An overwhelming majority of company cars handed to government and public service employees in Brussels last year were undue company benefits granted to them irregularly.
In an inspection of the capital region's government and public service agencies, the Court of Audit of Belgium found that, for the 2019 fiscal year, 105 company cars had been handed out to employees who, due to their status or contract, were not eligible to receive a company vehicle.
The court counted a total of 137 company cars, mostly rentals, given as income in kind to employees, meaning that over three-quarters of vehicle hand-outs last year were irregular.
- Brussels starts measuring emissions in real time
- Car traffic in Brussels exceeds pre-lockdown numbers
- Two thirds of Brussels inhabitants want fewer cars
The auditors found that staff regulations did not provide a contractual basis for employees to benefit from the private use of company cars.
"Consequently, their allocation, where it takes place, is not authorised and is of an irregular nature," the auditors wrote in the report.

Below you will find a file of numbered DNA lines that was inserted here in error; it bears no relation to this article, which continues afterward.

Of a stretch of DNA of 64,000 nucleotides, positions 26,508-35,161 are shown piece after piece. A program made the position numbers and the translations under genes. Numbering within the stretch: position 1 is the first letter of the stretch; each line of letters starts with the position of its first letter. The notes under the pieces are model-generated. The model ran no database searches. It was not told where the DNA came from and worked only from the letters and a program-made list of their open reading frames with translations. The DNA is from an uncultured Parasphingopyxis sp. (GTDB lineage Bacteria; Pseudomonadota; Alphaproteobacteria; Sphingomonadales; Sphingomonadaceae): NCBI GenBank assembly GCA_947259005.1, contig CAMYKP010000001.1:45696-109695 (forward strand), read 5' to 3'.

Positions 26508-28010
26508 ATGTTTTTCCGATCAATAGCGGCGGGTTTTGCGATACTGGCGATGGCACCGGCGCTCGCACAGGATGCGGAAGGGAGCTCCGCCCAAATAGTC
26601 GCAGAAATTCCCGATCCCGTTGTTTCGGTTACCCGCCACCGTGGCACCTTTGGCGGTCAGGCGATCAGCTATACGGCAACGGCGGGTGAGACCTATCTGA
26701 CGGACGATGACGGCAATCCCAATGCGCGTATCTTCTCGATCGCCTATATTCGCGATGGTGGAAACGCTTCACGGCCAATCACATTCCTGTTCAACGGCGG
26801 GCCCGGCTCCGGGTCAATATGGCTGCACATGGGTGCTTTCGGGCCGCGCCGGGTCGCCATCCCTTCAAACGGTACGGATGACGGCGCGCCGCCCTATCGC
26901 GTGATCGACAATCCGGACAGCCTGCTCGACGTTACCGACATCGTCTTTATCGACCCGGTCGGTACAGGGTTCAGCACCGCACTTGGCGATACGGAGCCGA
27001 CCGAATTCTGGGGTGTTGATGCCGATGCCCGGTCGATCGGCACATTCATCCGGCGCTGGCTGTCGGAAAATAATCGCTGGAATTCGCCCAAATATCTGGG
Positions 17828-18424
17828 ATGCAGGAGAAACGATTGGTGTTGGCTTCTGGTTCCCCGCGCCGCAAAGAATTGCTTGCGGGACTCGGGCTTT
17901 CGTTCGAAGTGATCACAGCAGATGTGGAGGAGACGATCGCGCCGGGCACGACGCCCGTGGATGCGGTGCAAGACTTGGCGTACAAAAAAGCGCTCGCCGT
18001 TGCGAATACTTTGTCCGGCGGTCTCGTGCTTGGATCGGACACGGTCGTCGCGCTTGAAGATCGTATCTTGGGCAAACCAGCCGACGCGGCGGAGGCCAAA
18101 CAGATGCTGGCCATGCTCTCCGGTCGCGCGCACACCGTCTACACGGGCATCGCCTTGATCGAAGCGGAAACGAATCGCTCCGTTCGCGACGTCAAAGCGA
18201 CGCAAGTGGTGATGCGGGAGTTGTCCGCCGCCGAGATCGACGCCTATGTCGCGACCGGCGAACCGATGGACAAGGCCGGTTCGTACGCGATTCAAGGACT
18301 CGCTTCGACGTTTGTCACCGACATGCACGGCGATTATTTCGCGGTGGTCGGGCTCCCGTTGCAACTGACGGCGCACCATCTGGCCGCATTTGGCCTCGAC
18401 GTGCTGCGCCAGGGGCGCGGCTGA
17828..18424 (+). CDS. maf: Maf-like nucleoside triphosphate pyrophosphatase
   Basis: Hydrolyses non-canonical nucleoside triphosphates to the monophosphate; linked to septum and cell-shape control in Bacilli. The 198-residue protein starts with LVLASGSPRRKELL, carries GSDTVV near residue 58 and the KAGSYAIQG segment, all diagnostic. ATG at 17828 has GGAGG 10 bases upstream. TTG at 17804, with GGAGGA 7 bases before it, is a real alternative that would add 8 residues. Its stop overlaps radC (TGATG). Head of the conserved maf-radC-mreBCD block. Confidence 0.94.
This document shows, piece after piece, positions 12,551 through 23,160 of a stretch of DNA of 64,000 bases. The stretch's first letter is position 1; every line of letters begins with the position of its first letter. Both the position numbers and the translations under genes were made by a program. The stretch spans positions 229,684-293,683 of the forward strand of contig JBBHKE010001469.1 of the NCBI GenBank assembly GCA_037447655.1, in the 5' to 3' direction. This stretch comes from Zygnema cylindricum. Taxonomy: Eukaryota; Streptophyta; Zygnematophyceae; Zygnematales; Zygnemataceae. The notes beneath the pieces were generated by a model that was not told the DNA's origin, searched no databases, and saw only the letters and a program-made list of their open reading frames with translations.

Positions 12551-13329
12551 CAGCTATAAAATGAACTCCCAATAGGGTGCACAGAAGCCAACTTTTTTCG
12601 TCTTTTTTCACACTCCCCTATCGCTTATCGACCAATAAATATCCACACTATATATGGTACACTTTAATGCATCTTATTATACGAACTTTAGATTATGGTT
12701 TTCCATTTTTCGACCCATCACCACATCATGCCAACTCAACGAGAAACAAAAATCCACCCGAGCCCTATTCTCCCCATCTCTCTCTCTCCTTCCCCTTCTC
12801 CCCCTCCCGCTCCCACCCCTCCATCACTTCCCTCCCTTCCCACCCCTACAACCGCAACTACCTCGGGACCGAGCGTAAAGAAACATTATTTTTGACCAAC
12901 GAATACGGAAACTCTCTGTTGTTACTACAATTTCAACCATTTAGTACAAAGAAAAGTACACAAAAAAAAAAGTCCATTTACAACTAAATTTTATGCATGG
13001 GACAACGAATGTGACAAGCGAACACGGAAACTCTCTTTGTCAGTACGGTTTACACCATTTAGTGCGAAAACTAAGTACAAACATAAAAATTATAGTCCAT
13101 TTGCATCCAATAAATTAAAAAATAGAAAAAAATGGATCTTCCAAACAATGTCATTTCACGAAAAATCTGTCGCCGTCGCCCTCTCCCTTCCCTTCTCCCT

The audit identified Bruxelles Propreté/Net Brussel, the capital region's public cleanliness agency, as the public service handing out the most company cars, accounting for no fewer than 70.
A majority of employees who benefited from company vehicles occupied high-ranking positions in regional and French Community government agencies, such as the Port of Brussels, Brussels Environment or employment agency Actiris).
Only five out of the seventeen regional services or government agencies which allocated one or more company cars to employees in 2019 did so in accordance with regulations and, further, only eight of them had an internal and objective allocation procedure, auditors found.
The unchecked allocation of company vehicles by public agencies in the capital region contrasts with the mobility objectives championed by the regional government since it came into office last summer.
The regional mobility agency has been leading a dynamic push to cut down on vehicle traffic and on air pollution in the Belgian capital, namely by boosting cycling infrastructure and implementing a region-wide ban on old and heavily polluting vehicles.
The Brussels Times